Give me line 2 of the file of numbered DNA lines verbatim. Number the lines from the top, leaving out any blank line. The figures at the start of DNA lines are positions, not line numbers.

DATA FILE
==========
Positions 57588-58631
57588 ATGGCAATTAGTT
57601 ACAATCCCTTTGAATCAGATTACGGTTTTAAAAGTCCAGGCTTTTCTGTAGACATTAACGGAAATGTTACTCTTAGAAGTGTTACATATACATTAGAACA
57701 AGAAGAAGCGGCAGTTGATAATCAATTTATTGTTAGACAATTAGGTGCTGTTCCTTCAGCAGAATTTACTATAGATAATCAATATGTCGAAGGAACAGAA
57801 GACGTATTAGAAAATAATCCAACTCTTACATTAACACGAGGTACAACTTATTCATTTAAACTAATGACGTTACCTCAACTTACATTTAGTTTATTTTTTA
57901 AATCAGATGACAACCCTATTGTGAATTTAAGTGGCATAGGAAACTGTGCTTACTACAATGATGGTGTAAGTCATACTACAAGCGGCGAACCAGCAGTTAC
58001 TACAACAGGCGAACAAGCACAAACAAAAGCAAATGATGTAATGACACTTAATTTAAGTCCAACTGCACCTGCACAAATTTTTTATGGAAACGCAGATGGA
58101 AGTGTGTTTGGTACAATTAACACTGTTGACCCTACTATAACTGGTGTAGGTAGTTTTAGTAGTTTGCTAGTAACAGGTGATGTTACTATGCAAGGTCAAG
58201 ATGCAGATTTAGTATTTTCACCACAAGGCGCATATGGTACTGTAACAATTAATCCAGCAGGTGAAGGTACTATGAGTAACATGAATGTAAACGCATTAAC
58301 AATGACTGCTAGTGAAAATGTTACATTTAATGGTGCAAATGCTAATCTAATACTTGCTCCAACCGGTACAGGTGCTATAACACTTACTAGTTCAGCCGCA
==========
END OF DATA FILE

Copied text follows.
57588 ATGGCAATTAGTT